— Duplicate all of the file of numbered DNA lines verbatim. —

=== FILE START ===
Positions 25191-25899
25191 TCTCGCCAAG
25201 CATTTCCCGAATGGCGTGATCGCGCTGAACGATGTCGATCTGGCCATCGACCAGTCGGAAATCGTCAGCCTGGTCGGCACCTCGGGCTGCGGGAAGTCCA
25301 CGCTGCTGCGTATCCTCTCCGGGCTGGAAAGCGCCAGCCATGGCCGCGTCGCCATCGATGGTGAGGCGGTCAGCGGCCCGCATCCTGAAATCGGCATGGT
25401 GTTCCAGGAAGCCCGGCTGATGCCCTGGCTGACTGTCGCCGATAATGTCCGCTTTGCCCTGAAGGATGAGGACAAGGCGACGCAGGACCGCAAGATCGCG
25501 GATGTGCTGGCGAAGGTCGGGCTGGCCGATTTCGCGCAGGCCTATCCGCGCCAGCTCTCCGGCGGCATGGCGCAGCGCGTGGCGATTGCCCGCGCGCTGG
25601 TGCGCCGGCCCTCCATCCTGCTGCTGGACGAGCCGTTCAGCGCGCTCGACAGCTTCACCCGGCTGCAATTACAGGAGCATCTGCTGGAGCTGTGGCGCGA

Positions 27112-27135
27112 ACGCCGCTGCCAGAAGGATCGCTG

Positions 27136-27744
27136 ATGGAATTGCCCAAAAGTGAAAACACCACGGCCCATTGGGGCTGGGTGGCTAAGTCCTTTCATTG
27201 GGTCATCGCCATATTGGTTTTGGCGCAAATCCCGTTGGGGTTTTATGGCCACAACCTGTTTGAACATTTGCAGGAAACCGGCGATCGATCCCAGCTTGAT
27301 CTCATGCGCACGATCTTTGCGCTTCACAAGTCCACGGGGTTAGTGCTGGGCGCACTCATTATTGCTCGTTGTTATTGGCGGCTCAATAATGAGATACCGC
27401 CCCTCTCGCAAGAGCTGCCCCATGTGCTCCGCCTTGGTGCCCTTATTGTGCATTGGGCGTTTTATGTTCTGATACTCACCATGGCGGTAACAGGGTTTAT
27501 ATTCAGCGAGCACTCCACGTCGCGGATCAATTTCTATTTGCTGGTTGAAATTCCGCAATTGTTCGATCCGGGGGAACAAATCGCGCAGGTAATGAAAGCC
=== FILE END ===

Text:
Positions 25191-25899
25191 TCTCGCCAAG
25201 CATTTCCCGAATGGCGTGATCGCGCTGAACGATGTCGATCTGGCCATCGACCAGTCGGAAATCGTCAGCCTGGTCGGCACCTCGGGCTGCGGGAAGTCCA
25301 CGCTGCTGCGTATCCTCTCCGGGCTGGAAAGCGCCAGCCATGGCCGCGTCGCCATCGATGGTGAGGCGGTCAGCGGCCCGCATCCTGAAATCGGCATGGT
25401 GTTCCAGGAAGCCCGGCTGATGCCCTGGCTGACTGTCGCCGATAATGTCCGCTTTGCCCTGAAGGATGAGGACAAGGCGACGCAGGACCGCAAGATCGCG
25501 GATGTGCTGGCGAAGGTCGGGCTGGCCGATTTCGCGCAGGCCTATCCGCGCCAGCTCTCCGGCGGCATGGCGCAGCGCGTGGCGATTGCCCGCGCGCTGG
25601 TGCGCCGGCCCTCCATCCTGCTGCTGGACGAGCCGTTCAGCGCGCTCGACAGCTTCACCCGGCTGCAATTACAGGAGCATCTGCTGGAGCTGTGGCGCGA

Positions 27112-27135
27112 ACGCCGCTGCCAGAAGGATCGCTG

Positions 27136-27744
27136 ATGGAATTGCCCAAAAGTGAAAACACCACGGCCCATTGGGGCTGGGTGGCTAAGTCCTTTCATTG
27201 GGTCATCGCCATATTGGTTTTGGCGCAAATCCCGTTGGGGTTTTATGGCCACAACCTGTTTGAACATTTGCAGGAAACCGGCGATCGATCCCAGCTTGAT
27301 CTCATGCGCACGATCTTTGCGCTTCACAAGTCCACGGGGTTAGTGCTGGGCGCACTCATTATTGCTCGTTGTTATTGGCGGCTCAATAATGAGATACCGC
27401 CCCTCTCGCAAGAGCTGCCCCATGTGCTCCGCCTTGGTGCCCTTATTGTGCATTGGGCGTTTTATGTTCTGATACTCACCATGGCGGTAACAGGGTTTAT
27501 ATTCAGCGAGCACTCCACGTCGCGGATCAATTTCTATTTGCTGGTTGAAATTCCGCAATTGTTCGATCCGGGGGAACAAATCGCGCAGGTAATGAAAGCC